Bernhard's students also incorporated housing into each design. The greenway concept could also accommodate commercial buildings, such as the new film studio that recently broke ground atop the former canal, he says. And it wouldn't be difficult to acquire the land, because the rest of the lots are open, unused and owned by the city. "A lot of us in New Orleans feel like we're too far from a park," says Bernhard. The greenway idea could address that concern.

When the city's first housing projects were built in the late 1930s and early 1940s, Louisiana's U.S. Sen. Allen J. Ellender, an ardent segregationist, was a big booster of public housing. That was not an unusual stand for white southern politicians of the time. "Public housing wasn't an airport or a new school, but it was on that 'sought-after' list," says Alexander von Hoffman, a senior fellow at Harvard University's Joint Center for Housing Studies and the author of House By House, Block By Block: The Rebirth of America's Urban Neighborhoods. In general, von Hoffman believes, southern housing projects looked better because housing authorities here seemed more likely to hire architects who would add a regional flair to the construction. Hence the attractive garden apartment look of the Lafitte's buildings, which were designed by local architects Sol Rosenthal, Jack "J.H." Kessels and Ernest W. Jones. It's believed that the Lafitte's brown-brick structures were modeled after Jackson Square's historic Pontalba buildings, which are commonly known as the nation's first apartment buildings.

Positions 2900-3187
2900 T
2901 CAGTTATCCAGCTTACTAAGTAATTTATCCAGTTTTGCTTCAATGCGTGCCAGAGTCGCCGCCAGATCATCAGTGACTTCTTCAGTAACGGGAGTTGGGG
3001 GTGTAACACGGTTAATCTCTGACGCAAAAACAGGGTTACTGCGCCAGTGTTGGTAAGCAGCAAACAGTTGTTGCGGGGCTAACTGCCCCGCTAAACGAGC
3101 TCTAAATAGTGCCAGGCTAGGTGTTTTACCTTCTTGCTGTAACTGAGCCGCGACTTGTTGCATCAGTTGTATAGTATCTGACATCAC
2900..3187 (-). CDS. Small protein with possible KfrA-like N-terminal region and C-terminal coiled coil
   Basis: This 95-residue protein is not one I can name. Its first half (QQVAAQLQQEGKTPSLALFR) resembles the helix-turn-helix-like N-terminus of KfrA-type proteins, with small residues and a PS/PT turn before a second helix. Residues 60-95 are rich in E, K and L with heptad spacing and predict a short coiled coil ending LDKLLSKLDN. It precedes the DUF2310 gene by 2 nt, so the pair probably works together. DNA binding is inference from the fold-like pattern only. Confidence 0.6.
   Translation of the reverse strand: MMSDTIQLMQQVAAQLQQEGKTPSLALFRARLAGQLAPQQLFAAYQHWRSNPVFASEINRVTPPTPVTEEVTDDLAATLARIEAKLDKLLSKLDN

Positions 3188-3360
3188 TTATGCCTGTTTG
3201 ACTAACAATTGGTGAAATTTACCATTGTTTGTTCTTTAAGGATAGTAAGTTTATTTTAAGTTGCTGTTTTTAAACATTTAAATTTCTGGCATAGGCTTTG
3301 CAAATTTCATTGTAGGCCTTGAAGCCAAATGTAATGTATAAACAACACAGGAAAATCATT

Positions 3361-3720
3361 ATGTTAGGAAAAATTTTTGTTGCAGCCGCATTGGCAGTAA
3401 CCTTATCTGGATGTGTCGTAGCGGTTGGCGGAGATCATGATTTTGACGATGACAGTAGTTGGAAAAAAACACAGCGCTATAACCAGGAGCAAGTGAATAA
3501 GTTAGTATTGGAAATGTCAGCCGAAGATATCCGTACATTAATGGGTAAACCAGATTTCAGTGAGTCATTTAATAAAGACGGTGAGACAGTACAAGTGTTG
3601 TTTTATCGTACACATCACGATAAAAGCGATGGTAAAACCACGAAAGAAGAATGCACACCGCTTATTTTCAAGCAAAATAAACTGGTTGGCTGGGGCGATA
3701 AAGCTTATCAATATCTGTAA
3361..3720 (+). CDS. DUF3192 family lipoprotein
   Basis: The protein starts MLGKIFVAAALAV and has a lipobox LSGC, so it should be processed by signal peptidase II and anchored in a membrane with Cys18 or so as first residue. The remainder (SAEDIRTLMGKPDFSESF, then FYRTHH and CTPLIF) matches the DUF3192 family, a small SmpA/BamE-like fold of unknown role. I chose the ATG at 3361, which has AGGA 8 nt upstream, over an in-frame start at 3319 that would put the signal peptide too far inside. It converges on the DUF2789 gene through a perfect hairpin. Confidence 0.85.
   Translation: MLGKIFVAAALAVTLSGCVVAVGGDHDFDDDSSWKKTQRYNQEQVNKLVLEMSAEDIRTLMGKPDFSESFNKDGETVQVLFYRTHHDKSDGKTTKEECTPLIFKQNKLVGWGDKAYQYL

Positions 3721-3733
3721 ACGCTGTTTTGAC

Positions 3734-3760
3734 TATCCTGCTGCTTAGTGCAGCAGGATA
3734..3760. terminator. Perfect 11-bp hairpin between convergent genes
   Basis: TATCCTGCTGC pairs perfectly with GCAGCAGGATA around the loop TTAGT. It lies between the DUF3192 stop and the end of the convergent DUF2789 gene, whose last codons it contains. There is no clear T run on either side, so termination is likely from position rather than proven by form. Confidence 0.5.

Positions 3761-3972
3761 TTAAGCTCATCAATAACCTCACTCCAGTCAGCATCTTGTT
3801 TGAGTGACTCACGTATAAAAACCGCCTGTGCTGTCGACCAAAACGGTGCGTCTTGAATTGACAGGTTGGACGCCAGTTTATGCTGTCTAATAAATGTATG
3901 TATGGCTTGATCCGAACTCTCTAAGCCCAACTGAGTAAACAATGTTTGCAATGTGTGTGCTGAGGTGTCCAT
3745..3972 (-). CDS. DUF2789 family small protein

In the 1960s, just a few decades after the Lafitte was built, public housing's population began to shift, partly as a result of the civil rights movement, which gave middle-class blacks a wider selection of private residences and, as a result of school integration, prompted white flight from the city.

"People who had choice moved away," says von Hoffman. "Left behind were the poor and the elderly." And, as perceptions of public housing changed, so did the demand. "At first, housing authorities could get really good, low-income, working tenants because people really wanted those apartments," says von Hoffman. As the demand decreased, the tenants became poorer and had more problems, he said.

Katrina chased many of those poor away, some temporarily and some possibly forever. The storm's aftermath, however, has fostered new tensions between public housing policymakers and residents. The former wants to abandon—or at least rewrite—the early mission of public housing in New Orleans, while the latter are determined to preserve it as they always knew it.

"Everyone talks about 'a hand-up instead of a handout.' Well, in the Lafitte we gave each other that hand-up," says an elderly man who prefers to simply be called "Mr. Walter." He adds that he's been retired from the river for 20 years and had lived in Lafitte for 40 years before evacuating to Baton Rouge. "Some people say that God was sending us a message with Katrina," he says. "And I believe that He was—He was telling us to take better care of each other. Now, baby, we could use some help here in the Lafitte. New bathrooms with showers. New kitchen cupboards. More activities for our kids."

Mr. Walter takes a seat on a milk crate and talks about a former neighbor of his. "People from the outside would say, 'She's crazy.' But we know the grief that made her crazy—and we also love that crackhead that you despise. He's one of us. Don't get me wrong, baby, we're glad to know that Catholic Charities is ready to help us. But don't let no one tell you there was no help in the Lafitte before Katrina. Help was always just a porch away."

Originally published on October 31, 2006, in the Gambit Weekly. Copyright © 2006 by Katy Reckdahl. Reprinted with permission of the author and the Gambit Weekly.